Graf's "Don't Follow Me Around" fares much better, successfully combining a solid investigative mystery with an examination of the bonds between people. Psychologist Jo (Jeanette Hain, "The Reader") is recruited to help the Dreileben police force in their quest to nab Molesch, but while there she also uncovers a corruption among the not-too-swift local law enforcement. During her stint in town, Jo catches up with college buddy Vera (Susanne Wolff, "Maria Stuart") and bonds with her pulp novelist husband Bruno (Misel Maticevic, "In The Shadows"). The three get along great until the ladies realize they had both courted the same guy at the same time back in the day -- a conversation that causes Vera to seek him out and leave her own spouse in the dust. This puts a strain on the already insecure Bruno, and Jo ends up as his emotional support -- not exactly an ideal situation with a mentally disabled killer on the loose and a legion of corrupt cops watching your every move.

This filmmaker utilizes the dreariness and boundless forestry to invoke a constant distrust of the area, leading to a sense of unease coating nearly every scene. Characters are difficult to pin down (which is certainly refreshing after the mostly predictable love story of 'Beats'), rarely ever saying what they mean and often going through with selfish, scummy, yet extremely human actions. It's this dedication that keeps what is essentially a love-triangle from ever feeling rote, and it also gives the more invigorating detective scenes an extra layer of discomfort. Interestingly enough, the central plot is wrapped up in this installment, allowing the last movie the freedom it wouldn't have had if it was forced to lead towards a tidy finale.

Molesch pops up from time to time in the preceding two, but "One Minute of Darkness" puts him right in the spotlight, starting from his handcuffed ride to the hospital and settling for most of its duration in the menacing backwoods that have stood by ominously since we began this endeavor. The man, suffering from undisclosed mental disabilities and in a situation he couldn't possibly comprehend, handles his fugitive state as if he were an eight year old left on his own. He plays, talks to himself, steals food, and lays in the grass -- but there's also the sinister side to him, one that surfaces occasionally when he's wandering somewhere (or nowhere) with a look of purpose on his face. Along his travels he meets a runaway child, forming a brief friendship and creating a sequence that is thankfully more peculiar than it is cute or sentimental. Meanwhile, officer Marcus (Eberhard Kirchberg) busies himself by studying Molesch and his case, hoping to find some sort of lead on how to catch him; a dedication that only bruises his family life and affects his health (the cop is slowly going deaf). As Marcus scrutinizes the security-camera evidence tape of his co-star killing someone (with a mysterious loss of video during the offing), he realizes that the man may not actually be guilty -- leading to another suspect, and giving our other lead another opportunity for manslaughter.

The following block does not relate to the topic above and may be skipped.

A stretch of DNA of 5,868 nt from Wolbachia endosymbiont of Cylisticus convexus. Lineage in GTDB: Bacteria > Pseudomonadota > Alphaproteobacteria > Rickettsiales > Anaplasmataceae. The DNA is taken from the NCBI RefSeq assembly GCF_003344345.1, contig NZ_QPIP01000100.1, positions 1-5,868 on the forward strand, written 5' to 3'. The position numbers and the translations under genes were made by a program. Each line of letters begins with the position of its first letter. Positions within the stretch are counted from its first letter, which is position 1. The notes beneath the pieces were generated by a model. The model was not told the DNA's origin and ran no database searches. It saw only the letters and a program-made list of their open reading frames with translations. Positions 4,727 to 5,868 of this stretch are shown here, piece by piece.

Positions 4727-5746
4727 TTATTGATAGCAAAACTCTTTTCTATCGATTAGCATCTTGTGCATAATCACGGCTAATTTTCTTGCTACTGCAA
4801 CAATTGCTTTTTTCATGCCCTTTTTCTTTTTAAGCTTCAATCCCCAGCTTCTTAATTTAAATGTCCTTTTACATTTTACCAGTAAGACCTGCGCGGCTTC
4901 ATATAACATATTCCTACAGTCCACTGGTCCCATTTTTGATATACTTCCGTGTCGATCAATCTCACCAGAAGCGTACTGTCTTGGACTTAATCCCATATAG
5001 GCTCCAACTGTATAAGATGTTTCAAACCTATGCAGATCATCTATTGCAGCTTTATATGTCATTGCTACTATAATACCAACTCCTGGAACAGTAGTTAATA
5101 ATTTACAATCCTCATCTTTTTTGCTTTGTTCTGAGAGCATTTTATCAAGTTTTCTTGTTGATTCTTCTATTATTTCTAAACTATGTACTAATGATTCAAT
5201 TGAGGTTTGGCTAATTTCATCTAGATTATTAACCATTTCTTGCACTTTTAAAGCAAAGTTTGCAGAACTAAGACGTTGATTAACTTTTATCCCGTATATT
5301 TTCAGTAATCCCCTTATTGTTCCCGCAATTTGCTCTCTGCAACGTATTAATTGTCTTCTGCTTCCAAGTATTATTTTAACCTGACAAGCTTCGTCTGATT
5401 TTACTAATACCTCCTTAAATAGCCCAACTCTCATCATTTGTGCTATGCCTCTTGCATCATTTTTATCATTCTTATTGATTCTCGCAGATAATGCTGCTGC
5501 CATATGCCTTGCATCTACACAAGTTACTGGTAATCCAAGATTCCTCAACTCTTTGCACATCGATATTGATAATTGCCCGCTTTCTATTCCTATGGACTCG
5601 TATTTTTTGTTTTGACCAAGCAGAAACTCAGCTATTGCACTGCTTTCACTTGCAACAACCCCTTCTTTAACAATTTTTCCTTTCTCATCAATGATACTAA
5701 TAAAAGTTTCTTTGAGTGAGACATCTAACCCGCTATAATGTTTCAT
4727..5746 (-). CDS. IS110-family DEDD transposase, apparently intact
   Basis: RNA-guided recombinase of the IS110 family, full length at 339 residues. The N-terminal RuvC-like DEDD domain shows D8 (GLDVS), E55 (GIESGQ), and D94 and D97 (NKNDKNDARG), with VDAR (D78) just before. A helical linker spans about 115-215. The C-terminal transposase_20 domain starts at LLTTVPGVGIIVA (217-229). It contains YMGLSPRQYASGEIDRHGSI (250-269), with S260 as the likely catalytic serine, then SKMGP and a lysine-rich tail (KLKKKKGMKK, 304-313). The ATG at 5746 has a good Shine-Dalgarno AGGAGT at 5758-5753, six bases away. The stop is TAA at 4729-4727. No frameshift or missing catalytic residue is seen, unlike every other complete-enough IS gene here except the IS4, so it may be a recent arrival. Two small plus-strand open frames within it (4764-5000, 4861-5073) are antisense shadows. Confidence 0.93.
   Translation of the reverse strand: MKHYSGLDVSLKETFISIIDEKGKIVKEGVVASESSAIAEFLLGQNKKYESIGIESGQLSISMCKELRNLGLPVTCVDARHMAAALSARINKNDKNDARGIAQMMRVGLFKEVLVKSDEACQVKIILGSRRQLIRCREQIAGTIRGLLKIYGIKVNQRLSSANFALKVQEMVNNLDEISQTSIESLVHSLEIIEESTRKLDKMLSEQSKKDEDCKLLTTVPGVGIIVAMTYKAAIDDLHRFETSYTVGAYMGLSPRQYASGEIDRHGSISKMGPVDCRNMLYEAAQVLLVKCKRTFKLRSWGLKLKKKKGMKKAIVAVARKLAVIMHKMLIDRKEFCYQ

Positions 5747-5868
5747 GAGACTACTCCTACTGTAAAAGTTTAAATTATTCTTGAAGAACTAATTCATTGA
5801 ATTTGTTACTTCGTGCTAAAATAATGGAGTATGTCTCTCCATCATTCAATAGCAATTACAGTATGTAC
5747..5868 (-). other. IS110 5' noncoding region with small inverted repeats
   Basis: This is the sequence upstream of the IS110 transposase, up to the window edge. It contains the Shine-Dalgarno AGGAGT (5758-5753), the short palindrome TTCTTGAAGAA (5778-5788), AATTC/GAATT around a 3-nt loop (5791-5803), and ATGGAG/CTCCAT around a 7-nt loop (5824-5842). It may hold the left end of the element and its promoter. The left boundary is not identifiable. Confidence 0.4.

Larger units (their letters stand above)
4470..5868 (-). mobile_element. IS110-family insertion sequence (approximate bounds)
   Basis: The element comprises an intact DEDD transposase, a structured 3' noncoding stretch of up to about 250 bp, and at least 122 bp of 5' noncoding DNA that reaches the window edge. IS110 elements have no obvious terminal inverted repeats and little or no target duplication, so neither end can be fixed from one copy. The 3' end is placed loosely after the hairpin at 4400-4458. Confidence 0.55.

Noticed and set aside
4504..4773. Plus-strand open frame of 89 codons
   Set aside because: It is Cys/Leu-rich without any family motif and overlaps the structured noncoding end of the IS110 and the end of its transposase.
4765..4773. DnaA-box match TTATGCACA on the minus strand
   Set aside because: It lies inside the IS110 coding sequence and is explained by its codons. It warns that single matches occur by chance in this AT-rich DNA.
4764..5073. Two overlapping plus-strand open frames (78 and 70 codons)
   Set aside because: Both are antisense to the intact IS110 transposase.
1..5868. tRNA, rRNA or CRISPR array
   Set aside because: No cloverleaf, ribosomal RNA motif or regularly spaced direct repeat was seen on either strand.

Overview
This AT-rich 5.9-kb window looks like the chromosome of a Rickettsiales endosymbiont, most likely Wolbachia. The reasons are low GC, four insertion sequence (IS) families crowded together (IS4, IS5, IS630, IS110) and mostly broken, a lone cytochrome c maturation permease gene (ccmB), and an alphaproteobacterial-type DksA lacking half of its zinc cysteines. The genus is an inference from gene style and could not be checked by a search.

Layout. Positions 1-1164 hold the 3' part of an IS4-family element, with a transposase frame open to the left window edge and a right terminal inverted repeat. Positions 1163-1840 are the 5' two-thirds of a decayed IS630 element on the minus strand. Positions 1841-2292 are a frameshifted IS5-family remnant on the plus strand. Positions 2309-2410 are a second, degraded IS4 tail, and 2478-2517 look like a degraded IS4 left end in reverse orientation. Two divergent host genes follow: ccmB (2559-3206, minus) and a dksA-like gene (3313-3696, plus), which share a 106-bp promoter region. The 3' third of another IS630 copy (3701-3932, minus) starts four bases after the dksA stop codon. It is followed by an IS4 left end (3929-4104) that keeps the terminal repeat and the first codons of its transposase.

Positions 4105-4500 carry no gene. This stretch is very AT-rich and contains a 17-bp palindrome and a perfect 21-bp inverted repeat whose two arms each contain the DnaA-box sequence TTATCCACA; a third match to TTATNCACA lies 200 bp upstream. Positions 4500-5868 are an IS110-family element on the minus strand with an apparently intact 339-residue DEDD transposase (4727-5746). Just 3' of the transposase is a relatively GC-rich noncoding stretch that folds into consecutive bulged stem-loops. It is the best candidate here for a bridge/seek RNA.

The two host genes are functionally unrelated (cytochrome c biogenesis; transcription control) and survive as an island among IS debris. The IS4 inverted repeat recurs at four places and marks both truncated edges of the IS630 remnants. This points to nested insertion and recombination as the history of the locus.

'Darkness' is both character study and nerve-wracking thriller, finding as much fascination in its quieter moments as it does in its vigorous chases and murders. Centering on a character like Molesch is difficult -- any sort of fumble and he can instantly become an offensive caricature, thus not only dousing the plot's fire but deflating any momentum the two movies have already built up. Thankfully, the performance and the direction are spot-on, and the "villain" never overplays his behavior (certain challenges, such as his penchant for talking to himself, is kept to an effective minimum and never crosses the line into hokiness). He's more intimidating in his silence and child-like nature, full of the naivety a kid would have but with enough screws loose to be frightening. Since a lot of the flick is dedicated to him, a good deal of this film is constructed without dialogue with a heavy emphasis on sound design, from leaves crunching under the unseen cops' feet to the wind blowing through the branches of the massive, towering trees. At one point, Molesch gazes into a mirror with intrigue, tapping on the glass with his finger -- each touch penetratingly loud.